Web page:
Tuesday, 2 November 2010

Peterson's Hood from 1861

Peterson’s Magazine, September 1861, Vol. XL, No. 3, pages 223-224

I have sudden need of a warm, mid-19th century head covering. Since this hood with its long “strings” does double duty as keeping one’s neck wrapped up, too, I settled on this pattern especially after reading it through and finding out that it is all mindless knit rows (garter stitch) one after another. Quick and easy project, I thought.

I have a new procedure before I start any new pattern, namely, check on Ravelry to see if anyone has already knit it. This I did and compared various yarns, needle sizes and experiences of several people who have made this hood. A run through the posts on this hood in the two CW Needleworkers Yahoo groups yielded more useful information.

The original pattern calls for “Shetland” (lace weight) wool in blue and white. I happen to have loads of that in my stash but I didn’t want to use it as a) I need this hood very soon and the Shetland was not immediately accessible at 10 pm on the night I was starting this project, b) I worried that it might come out too small (as one person had complained) and there was/is no time to rip and knit the hood again and c) I recently purchased some Lion Brand’s Fishermen’s Wool which is actually more of a DK weight rather than a heavy one, and could start knitting immediately as I had it at hand and, perhaps, more reliably in terms of tension/gauge. The colours are Oatmeal and Brown Heather, two natural wool shades.

"No. 4 wooden pins of the bell gauge size are used for this knitting” states the pattern. The modern equivalent would be 5.5mm/9 US. I tried that size and worked my way up to 6mm/10 US with a tension/gauge of 4 stitches to the inch which, gave me the needed measurements to go round my face and strings long enough to tie comfortably. To do the latter, however, I had to add 20 more stitches to each side of the strings, increasing from 40 to 60. Longer strings match the illustration, too.

Still thinking that I could whip the hood up in a few days, I started knitting and four episodes into Brideshead Revisited, plus the mini-documentary, and quite a few Radio 4 programmes later, I am almost finished with the first piece of mind-numbing knitting, which is why my choice of electronic companionship and encouragement had to be stimulating and gorgeous to look at (language, clothing, architecture, furniture, landscape and the young Anthony Andrews.) Once completed, I get to knit the whole bally thing again but at least this time with the added excitement of changing colours in the middle of the piece.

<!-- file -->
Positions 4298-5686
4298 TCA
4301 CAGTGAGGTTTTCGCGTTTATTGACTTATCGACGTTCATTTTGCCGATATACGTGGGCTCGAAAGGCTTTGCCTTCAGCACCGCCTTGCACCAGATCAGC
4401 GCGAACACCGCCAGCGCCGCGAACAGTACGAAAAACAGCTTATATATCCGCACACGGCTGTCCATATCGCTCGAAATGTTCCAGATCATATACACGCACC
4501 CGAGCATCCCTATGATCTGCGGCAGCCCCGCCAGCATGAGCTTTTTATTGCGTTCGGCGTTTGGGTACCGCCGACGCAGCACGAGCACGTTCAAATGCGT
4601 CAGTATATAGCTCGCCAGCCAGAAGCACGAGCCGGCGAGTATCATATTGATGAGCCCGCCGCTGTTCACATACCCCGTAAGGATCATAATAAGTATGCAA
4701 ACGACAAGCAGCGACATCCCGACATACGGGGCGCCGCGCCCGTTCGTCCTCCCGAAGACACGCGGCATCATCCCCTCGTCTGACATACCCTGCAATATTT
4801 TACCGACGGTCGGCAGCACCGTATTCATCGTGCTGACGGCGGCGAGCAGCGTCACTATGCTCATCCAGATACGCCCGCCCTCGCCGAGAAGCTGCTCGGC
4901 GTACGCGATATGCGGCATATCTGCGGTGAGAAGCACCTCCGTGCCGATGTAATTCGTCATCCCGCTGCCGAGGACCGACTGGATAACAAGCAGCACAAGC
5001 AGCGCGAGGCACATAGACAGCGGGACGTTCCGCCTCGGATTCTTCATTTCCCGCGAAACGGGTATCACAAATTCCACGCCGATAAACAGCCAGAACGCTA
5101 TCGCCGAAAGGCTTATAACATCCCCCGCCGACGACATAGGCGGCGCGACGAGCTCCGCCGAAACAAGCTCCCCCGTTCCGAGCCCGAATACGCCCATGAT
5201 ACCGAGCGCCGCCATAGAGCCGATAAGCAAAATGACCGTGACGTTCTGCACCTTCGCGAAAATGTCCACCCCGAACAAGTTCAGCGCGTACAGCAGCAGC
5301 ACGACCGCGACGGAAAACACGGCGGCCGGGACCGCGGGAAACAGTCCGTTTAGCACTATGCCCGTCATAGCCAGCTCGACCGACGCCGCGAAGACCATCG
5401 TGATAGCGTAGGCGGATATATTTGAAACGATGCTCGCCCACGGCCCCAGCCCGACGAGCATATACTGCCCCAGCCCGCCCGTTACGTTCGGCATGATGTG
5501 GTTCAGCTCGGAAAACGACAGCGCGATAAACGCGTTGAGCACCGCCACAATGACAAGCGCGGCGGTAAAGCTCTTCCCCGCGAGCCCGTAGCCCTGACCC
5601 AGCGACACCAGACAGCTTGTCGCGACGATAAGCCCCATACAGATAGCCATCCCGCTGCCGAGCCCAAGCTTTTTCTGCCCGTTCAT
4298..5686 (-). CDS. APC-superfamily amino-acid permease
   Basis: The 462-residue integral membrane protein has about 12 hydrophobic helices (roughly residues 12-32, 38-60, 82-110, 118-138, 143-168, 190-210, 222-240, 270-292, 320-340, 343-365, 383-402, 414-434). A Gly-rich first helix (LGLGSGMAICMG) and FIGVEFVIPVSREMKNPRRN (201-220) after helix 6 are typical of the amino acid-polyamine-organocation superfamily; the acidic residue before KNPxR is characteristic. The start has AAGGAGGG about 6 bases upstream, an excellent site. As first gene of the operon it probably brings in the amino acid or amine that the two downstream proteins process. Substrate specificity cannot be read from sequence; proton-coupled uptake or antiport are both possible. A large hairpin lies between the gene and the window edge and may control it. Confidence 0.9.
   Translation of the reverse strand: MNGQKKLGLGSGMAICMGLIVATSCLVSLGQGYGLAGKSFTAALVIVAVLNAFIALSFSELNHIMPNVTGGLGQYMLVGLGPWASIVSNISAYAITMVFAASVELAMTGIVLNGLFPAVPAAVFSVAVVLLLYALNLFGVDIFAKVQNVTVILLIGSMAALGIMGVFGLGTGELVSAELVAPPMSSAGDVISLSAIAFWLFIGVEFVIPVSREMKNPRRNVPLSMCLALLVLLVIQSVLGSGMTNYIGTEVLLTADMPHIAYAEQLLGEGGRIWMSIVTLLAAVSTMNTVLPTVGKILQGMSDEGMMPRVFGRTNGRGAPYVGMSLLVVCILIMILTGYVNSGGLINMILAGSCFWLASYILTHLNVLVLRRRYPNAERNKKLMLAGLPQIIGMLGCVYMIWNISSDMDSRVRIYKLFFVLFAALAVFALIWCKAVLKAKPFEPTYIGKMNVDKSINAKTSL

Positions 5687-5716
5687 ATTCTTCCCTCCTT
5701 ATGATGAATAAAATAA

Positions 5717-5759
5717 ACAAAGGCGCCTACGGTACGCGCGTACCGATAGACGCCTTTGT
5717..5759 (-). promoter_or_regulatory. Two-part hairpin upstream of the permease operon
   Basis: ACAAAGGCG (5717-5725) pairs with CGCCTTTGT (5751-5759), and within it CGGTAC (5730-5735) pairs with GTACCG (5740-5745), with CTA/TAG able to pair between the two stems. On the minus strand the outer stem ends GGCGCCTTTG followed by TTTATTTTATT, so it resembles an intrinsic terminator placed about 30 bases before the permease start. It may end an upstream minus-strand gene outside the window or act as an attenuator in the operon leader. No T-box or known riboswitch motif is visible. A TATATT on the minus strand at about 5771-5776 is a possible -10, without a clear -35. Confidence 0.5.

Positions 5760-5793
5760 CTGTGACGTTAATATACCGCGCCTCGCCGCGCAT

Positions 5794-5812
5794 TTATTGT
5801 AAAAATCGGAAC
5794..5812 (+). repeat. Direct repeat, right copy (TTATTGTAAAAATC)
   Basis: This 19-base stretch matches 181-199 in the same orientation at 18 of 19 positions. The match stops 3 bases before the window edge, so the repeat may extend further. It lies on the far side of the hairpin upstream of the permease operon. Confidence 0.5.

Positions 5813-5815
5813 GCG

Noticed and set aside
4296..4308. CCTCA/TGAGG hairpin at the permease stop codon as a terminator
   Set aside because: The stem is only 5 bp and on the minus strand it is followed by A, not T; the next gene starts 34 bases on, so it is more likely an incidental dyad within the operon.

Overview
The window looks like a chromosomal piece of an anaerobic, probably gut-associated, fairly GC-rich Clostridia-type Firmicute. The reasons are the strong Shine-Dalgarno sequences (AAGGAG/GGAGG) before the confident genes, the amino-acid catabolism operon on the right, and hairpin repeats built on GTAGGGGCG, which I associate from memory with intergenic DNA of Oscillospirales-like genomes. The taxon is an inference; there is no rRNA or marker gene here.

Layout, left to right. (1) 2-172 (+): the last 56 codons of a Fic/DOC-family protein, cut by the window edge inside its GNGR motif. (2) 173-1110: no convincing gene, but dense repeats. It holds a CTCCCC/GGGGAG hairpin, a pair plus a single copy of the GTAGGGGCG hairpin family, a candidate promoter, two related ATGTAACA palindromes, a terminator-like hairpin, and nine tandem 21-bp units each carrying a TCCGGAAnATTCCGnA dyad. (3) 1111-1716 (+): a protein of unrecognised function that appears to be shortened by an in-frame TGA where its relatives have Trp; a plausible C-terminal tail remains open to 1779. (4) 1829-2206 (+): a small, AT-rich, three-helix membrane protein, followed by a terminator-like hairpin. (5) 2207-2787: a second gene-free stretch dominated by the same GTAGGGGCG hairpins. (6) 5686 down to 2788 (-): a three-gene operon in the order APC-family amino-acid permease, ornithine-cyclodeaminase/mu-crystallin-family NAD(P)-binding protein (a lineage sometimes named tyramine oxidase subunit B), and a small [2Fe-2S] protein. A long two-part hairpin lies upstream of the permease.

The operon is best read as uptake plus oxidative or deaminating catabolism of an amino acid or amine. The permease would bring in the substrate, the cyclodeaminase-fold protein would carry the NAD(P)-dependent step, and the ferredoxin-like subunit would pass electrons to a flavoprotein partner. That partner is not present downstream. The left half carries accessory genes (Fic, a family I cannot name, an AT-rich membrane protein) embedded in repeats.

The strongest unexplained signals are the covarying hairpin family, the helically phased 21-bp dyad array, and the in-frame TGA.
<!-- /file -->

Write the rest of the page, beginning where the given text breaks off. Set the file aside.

With five days to go.....................................


Alwen said...

Those old patterns are always an adventure, aren't they? It'll be fun to see it when it's finished.

Eileen said...

Reminds me of the 20s sweater I wanted to knit last year. From a pattern in the old magazine itself...I even bought the magazine with making the sweater in mind.

Four gauge swatches, two days of rolling yarn and 4 needle sizes later I gave up and knit a 30s sweater from a book I'd already owned!

(When the designer has been dust for a few decades, I guess you can't write her to complain of errata!)

...but it looks like you're on the right track. I hope you'll show us the finished piece. I'd love to see it!

andrea.at.the.blue.door said...

I don't feel so alone now with my endless hug-me-tight garter stitch project. Just finishing off the first wrap-over front now, which was materially aided by Juliet Stevenson reading Jane Eyre to me. You'll have your hood done long before my hug-me-tight is ready to wear.

One More Stitch said...

Thanks for the encouragement and shared stories. I'm still knitting and knitting.

Did I mention all of the sewing involved in this project, too? More of that in the final blog entry!!!!

Secesh1860 said...

The only thing I'd comment about changing from lace weight to DK weight is that you are going to find this very heavy and bulky, I'm afraid...the pattern makes this four layers thick, and with lace it is incredibly warm, "cushy", and yet lightweight...four layers of a DK weight are going to be very different.

One More Stitch said...

I agree. It is a tad bulky but I need something very warm and something that would knit up quickly.

I will be making this again, in a laceweight wool, when I have more time. I am thinking that this would be a good summer project as it is totally mindless and can be knit in the dark or a low light which is how I do my summer evening knitting since I cannot stand the heat of a lamp near me then.

Hugh Yeman said...

"I worried that it might come out too small (as one person had complained)"

Well that just goes to show you how much smaller people used to be, yes? (sorry, I couldn't resist)

"...stimulating and gorgeous to look at (language, clothing, architecture, furniture, landscape and the young Anthony Andrews.)"


Anonymous said...

Where could I find the pattern for this hood?

Anonymous said...

I have made this hood mostly with sport weight , one layer doubled. I like it on the smaller side to hug face keeping out cold winter wind. If i don't have sufficient yarn I have "lined" the hood with wool for warmth.